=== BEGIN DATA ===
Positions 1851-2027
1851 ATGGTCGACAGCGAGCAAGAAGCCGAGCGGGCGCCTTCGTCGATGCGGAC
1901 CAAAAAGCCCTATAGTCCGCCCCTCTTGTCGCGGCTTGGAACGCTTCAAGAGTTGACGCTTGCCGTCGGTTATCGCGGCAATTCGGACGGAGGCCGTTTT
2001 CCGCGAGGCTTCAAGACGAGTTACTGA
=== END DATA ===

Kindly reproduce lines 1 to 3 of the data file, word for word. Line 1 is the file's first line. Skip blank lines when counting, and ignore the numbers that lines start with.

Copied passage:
Positions 1851-2027
1851 ATGGTCGACAGCGAGCAAGAAGCCGAGCGGGCGCCTTCGTCGATGCGGAC
1901 CAAAAAGCCCTATAGTCCGCCCCTCTTGTCGCGGCTTGGAACGCTTCAAGAGTTGACGCTTGCCGTCGGTTATCGCGGCAATTCGGACGGAGGCCGTTTT